Aguila’s Minishells for Close-Range Wingshooting | Field & Stream

The Gun Nuts

Ranting and Ravings from Phil Bourjaily and David E. Petzal

Aguila’s Minishells for Close-Range Wingshooting

minishells

Minishells were effective on decoying doves.

Phil Bourjaily

Aguila ammunition’s cute 1 3/4-inch Minishells are best known by owners of the Kel-Tec KSG and other high-capacity tactical shotguns as a way to enlarge magazine capacity.

But Minishells also come in 7 ½ shot, which means they have uses clear at the other end of the shotgunning spectrum. The gun shown here is about as far from a Kel-Tec as you can get: it’s a Harrison back-action sidelock. It’s basically the same as a Cogswell and Harrison, which is the better-known name. “Back action” means the mainsprings lie behind the hammers and back action guns, both shotguns and some double rifles, are often recognizable by the distinctive shape of the sideplates. This gun was made in London around 1870. It belongs to my friend Matt, who is a fan of old doubles. Despite its age, this gun has fluid steel barrels, although it’s possible it once had Damascus barrels which were replaced, with the original rib then relaid on the new barrels. It’s a beautiful gun, and it has 2 ½-inch chambers.

Although some will shoot low pressure 2 ¾ inch shells in 2 ½ inch chambers,* Matt is a carpenter whose hands are his living. He takes no chances. And, while you can buy or load 2 ½ inch ammo, he didn’t have any when he invited me dove hunting the other day, so he shot my Minishells.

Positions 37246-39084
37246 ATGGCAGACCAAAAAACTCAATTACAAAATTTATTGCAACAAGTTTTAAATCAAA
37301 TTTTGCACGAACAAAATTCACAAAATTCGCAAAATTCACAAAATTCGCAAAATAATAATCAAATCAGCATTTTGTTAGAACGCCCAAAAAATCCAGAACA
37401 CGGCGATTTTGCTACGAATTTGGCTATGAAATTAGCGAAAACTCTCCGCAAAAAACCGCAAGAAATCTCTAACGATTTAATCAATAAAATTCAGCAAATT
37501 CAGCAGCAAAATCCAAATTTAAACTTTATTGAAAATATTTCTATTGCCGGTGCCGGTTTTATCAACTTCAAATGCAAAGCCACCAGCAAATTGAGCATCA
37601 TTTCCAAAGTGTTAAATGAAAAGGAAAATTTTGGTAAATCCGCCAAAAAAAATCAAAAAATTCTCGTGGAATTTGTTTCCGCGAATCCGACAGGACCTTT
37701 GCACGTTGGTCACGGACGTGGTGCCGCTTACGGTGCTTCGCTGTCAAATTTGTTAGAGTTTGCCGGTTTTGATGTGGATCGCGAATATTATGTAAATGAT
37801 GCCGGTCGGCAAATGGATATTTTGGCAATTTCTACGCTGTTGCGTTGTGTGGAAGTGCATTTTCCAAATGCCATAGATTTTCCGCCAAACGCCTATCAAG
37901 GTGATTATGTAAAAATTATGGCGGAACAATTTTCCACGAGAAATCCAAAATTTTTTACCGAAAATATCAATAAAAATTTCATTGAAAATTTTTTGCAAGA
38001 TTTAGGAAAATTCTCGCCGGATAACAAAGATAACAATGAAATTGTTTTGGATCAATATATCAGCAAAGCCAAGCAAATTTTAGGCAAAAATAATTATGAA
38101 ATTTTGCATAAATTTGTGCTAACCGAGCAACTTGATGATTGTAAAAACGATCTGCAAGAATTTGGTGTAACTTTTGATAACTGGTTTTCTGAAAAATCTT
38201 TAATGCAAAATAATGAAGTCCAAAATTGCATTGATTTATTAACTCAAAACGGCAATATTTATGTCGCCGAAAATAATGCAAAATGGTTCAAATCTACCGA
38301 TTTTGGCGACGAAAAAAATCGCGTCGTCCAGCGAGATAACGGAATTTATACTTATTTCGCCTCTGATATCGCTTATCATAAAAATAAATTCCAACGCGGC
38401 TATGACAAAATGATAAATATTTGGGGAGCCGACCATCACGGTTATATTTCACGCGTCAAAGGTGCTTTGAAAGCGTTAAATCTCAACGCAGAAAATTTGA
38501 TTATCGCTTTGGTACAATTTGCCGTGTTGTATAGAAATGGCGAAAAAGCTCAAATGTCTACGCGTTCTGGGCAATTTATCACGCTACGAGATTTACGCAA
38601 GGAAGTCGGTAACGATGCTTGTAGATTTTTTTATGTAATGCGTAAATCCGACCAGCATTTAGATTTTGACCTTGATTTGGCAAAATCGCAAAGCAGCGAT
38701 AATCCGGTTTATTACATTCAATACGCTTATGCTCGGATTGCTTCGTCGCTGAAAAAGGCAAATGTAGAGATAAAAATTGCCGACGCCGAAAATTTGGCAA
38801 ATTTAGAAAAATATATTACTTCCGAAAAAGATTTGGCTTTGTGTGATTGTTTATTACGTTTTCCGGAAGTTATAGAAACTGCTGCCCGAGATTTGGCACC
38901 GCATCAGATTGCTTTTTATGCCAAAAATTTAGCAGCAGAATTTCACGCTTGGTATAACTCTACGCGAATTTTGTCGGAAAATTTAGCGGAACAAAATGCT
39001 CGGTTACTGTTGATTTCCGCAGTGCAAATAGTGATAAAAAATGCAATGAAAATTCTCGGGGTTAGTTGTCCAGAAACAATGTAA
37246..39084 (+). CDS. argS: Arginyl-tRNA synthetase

The Minishell contains 5/8 ounce of high quality 7 ½ shot, which Aguila makes in their own tower and alloys with 5% antimony. Essentially, Minishells make your 12 gauge into a .410, although I bet it patterns more efficiently than a real .410. These patterned well enough on close-decoying doves that Matt killed seven and I shot a few after tiring of shooting backup with my regular shells.

We had doves at 10 and 15 yards and the Minishells were lethal at that distance. I’ve shot a few doves with them since, and in general I’d say they are good for small birds out to 20 yards although I’ve made a few longer shots. On clay targets, which do not suffer when inadequately shot, Minishells can be effective at much longer ranges. The other night I broke 24 straight trap targets from the 16-yard line with them, then got so excited I was about to shoot a 25 straight with Minishells that I spaced off the last bird, then broke another with my extra shell to go 25x26. I also broke birds easily from as far back as the 21, which meaning the shots were up to 35 yards from the muzzle. Minishells are quiet, recoiless, and plain fun to shoot. They’re instructive, too, as the absence of recoil lets you see exactly what happened the instant the gun went off.

They aren’t perfect. They cycle in some pumps but not others, and they may not reset the inertia triggers on some break-action guns. The 20-round boxes, which look like Toblerone boxes, won’t stay shut and are a pain to put shells back into. Fortunately, they will be gone in favor of 25-round boxes next year. The construction of the wad, which has no skirt, which makes me think they may not be the best for cold-weather shooting when plastic gets stiff. For shooting a few doves on a 70-degree day with a 146-year-old double, though, they’re perfect.

*Pressures rise when you do that. I’d say don’t try it at home.

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